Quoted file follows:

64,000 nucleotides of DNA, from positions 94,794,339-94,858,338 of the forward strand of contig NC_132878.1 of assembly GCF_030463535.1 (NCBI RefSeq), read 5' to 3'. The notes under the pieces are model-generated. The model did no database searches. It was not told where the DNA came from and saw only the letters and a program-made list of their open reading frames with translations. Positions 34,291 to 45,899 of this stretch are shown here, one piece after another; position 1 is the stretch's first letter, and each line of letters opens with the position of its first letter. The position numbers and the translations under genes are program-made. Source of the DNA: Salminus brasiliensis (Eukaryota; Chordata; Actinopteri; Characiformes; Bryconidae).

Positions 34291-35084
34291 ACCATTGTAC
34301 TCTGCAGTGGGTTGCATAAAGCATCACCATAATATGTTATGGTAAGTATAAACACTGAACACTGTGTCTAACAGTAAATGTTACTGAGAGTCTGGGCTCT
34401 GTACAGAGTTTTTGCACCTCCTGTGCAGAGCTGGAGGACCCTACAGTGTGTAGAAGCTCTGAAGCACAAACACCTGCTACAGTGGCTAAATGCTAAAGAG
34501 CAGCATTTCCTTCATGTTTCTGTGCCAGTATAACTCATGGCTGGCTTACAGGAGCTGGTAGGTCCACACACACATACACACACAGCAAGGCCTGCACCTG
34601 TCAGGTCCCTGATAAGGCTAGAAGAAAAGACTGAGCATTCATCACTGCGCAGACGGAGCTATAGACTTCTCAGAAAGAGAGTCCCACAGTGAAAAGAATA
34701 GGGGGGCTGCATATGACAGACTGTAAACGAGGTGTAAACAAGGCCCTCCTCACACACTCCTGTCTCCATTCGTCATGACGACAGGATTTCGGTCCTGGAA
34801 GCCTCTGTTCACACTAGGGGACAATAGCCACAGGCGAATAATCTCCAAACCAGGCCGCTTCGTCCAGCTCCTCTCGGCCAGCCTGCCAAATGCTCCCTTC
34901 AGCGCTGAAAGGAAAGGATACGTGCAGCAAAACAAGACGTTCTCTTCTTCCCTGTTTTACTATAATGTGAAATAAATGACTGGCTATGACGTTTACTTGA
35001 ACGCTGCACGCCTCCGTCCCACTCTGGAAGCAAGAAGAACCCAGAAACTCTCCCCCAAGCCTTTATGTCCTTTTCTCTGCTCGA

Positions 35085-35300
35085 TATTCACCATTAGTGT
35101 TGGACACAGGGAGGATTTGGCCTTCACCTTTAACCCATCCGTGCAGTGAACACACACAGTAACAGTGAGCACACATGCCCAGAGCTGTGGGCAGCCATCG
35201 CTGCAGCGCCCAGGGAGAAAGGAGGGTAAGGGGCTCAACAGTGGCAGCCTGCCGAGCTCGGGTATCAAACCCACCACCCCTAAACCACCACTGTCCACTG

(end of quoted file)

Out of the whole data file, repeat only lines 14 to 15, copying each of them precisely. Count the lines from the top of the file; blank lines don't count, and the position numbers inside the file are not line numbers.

35101 TGGACACAGGGAGGATTTGGCCTTCACCTTTAACCCATCCGTGCAGTGAACACACACAGTAACAGTGAGCACACATGCCCAGAGCTGTGGGCAGCCATCG
35201 CTGCAGCGCCCAGGGAGAAAGGAGGGTAAGGGGCTCAACAGTGGCAGCCTGCCGAGCTCGGGTATCAAACCCACCACCCCTAAACCACCACTGTCCACTG